The Internet of Things (IoT) and Big Data isn’t just about more data, it is about smarter, faster decisions. Smarter measurements and faster decisions can result from wise use of smarter sensors, which allow us to better manage the collection, processing, and analysis of data in order to make quicker, more informed decisions.
“As smart as the sensors already are, the success of the IoT depends on their becoming even smarter with, for example, their own IP addresses so they can be identified together with their location”, according to The Institute of Electrical and Electronics Engineers (IEEE) Senior Member Chonggang Wang, who’s also editor in chief of the new IEEE Internet of Things Journal.
“Today’s sensors generally have resource constraints, including limited computation and storage, short battery life, and the inability to communicate with each other”, he said.
By 2020, some estimate that the number of connected sensors and devices will exceed 1 trillion. Without intelligence distributed throughout these systems, the amount of data produced will far exceed our ability to understand and process it, not to mention the network bandwidth required to send this magnitude of data.
By employing smarter devices, only actionable data will get transmitted along with the context required to understand the information. By moving processing and intelligence from a centralised host to the data source, data can be refined and reduced, leading to faster decisions and less reliance on data transfer.
Similar to the server / thin-client model of computing from the 90s, consider the big data trend as a transitional phase while sensing and processing models catch up.
The relevance of this trend in engineering can hardly be overstated. As systems become more complex, the amount of data required to describe those systems has grown almost beyond comprehension, which inevitably results in longer project schedules and significantly less efficiency in development. More advanced tools and smarter measurement systems will be essential in order to manage this explosion of data and help engineers make informed decisions faster. In conventional measurement systems, sensors are often considered simply as a source - meaning a sensor changes a physical signal into an electrical signal to be sampled down the line with an analogue to digital converter.Tanuj Mohan, CTO and Co-Founder of Enlighted, suggested that there is a distinction between a sensor that simply triggers an action and one in which information that is gathered is used to influence the future.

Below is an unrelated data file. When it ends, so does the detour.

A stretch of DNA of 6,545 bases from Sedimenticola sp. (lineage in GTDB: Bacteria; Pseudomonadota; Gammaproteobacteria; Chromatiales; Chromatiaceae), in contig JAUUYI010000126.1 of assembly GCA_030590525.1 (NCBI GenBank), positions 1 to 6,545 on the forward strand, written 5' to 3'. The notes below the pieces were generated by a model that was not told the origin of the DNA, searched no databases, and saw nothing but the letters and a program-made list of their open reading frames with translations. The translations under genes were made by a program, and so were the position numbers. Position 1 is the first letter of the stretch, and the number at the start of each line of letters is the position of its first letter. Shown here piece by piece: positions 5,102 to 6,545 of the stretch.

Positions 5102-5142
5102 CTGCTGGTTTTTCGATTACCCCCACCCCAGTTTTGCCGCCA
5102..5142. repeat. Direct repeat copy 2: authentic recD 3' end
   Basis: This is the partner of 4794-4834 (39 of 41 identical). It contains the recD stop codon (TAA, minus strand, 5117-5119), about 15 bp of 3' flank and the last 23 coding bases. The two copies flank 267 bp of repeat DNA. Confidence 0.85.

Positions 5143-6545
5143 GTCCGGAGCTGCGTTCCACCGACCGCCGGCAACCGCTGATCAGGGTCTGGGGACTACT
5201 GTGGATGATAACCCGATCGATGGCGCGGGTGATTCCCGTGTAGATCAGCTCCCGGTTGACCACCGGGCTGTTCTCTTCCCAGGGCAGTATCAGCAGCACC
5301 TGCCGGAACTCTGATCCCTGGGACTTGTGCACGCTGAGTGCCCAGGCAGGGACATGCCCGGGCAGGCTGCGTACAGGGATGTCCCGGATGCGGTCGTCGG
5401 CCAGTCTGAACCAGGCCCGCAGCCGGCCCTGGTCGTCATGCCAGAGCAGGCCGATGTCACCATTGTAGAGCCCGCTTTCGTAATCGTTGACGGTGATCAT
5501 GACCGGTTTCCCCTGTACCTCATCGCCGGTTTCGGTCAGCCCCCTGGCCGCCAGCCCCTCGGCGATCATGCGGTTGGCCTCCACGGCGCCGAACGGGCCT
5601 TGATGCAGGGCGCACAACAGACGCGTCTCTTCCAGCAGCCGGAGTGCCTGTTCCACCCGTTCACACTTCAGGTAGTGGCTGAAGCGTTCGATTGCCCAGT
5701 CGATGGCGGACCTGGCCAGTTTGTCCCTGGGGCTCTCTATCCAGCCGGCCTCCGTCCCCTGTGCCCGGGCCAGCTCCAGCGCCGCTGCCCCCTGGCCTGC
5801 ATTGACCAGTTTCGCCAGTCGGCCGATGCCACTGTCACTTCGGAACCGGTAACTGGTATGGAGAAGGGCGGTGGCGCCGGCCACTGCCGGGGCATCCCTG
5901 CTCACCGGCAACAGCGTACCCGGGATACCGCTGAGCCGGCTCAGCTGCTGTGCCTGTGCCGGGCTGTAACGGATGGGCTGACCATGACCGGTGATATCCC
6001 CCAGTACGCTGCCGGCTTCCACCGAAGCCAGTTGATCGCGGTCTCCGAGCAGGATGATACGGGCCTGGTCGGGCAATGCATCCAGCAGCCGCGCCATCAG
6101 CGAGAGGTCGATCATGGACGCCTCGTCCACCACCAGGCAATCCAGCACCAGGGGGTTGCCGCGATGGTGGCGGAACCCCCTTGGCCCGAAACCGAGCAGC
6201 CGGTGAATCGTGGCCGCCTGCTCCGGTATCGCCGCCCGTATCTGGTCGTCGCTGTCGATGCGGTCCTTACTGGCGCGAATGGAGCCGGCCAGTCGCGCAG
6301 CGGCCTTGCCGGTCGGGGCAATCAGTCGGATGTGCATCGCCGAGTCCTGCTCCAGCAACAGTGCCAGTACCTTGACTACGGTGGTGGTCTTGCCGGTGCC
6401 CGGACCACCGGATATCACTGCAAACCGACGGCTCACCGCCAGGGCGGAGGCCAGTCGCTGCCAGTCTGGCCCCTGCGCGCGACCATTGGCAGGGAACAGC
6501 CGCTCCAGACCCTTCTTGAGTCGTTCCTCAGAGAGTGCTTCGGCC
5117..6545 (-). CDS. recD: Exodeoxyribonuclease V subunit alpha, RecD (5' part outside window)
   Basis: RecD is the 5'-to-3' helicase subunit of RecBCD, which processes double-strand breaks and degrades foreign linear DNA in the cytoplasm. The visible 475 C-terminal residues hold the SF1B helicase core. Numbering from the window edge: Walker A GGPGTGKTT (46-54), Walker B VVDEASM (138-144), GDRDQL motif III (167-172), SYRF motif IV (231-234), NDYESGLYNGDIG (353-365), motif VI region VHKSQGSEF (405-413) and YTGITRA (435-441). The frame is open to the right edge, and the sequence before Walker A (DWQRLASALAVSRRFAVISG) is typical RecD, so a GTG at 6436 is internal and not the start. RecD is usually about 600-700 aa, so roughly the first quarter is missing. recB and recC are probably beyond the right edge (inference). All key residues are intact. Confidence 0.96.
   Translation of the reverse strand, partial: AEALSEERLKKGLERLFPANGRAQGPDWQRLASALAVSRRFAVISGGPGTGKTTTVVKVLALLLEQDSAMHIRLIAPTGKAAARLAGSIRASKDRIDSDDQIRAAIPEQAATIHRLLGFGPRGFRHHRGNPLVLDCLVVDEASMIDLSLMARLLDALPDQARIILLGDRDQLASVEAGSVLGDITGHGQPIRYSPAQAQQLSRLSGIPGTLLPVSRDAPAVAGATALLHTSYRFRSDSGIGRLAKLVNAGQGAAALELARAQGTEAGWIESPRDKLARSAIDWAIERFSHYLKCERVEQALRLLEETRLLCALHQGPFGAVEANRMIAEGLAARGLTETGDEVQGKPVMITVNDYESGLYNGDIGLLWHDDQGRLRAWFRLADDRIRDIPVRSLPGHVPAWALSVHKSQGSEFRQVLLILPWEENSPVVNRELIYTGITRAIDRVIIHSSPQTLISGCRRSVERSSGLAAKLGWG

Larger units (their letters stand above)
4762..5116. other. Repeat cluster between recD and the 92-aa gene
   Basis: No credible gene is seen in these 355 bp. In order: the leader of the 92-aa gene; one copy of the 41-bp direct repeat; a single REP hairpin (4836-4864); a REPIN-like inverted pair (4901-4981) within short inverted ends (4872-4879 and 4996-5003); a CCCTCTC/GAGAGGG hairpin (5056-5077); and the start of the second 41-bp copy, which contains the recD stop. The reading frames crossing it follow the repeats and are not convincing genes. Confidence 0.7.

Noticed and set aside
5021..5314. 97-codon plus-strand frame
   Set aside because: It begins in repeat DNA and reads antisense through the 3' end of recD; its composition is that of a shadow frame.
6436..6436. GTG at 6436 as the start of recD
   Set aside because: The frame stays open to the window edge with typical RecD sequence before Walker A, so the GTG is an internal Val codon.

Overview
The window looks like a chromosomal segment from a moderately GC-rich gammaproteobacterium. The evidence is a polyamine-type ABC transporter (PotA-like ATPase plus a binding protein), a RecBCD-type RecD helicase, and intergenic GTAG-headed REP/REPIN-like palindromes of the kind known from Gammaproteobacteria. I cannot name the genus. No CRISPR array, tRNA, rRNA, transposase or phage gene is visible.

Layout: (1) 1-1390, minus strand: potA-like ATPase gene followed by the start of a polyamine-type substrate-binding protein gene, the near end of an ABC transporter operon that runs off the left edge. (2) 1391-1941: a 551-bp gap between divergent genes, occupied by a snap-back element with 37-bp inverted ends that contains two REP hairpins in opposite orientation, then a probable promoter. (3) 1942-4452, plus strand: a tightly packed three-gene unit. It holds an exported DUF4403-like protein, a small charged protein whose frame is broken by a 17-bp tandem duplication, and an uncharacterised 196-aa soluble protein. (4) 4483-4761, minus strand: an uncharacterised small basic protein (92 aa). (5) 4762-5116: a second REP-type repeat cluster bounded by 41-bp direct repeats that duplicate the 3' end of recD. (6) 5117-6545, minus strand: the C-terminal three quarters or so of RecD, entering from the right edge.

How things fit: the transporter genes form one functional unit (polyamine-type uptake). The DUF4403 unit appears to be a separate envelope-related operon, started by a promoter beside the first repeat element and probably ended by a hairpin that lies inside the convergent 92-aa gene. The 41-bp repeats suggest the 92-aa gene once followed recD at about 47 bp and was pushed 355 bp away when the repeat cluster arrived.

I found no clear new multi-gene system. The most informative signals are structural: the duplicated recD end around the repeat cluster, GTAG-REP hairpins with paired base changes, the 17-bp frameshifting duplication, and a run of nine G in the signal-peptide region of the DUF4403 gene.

“[A] way to think about a sensor that is not smart is to think of an automatic door opener in a building”, Mohan explained. “There might be a motion detector above the door, and when the light pattern above the door changes, it assumes there is someone there and opens the doors. This is useful, but not ‘smart’. There is no central data repository and no application layer that allows the building to be optimised dynamically. It’s Pavlovian – stimulus A always causes response B. No learning over time”.
Mohan also suggested that smart sensors enable both real time control and longer term assessment that can lead to fundamental change. “The data is stored to a central repository and then harvested by apps to both 1) show building operators what is happening in their buildings at every minute of the day and 2) optimise the building in real-time to reduce energy and meet the needs of occupants. These processes create a feedback loop. When the sensors are installed, data is generated that is used to optimise the building. As it is optimised, people use it in different / better ways, which provides new data and new opportunities for improvement. And so on”.
You can listen here to the Webinar Q&A we did with Tanuj at the end of last year - Shining a Light on the Internet of Things in Buildings.
With smarter sensors we will have the capability to join “things” together more efficiently, more cost effectively and provide more useful information in buildings. Smart sensors, as discussed in a recent Memoori report, will help transform Building Automation into the Building Internet of Things (BIoT).
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The technology can collect data from all the sensors and devices and with Big Data software, analyse all of this data and immediately optimise and fully automate the buildings performance. It can and will add a further dimension through more effective convergence with the business enterprise.
Technology giants and innovative start-ups are leading the way in developing a smarter generation of sensors, new projects are also emerging from government and academic institutions. Work is beginning on a new research project led by four UK universities (Science of Sensor Systems Software (S4)) that aims to deliver smarter, more reliable sensor based systems. These are the systems that will determine the future success of Smart Cities, the IOT, big data and smart buildings.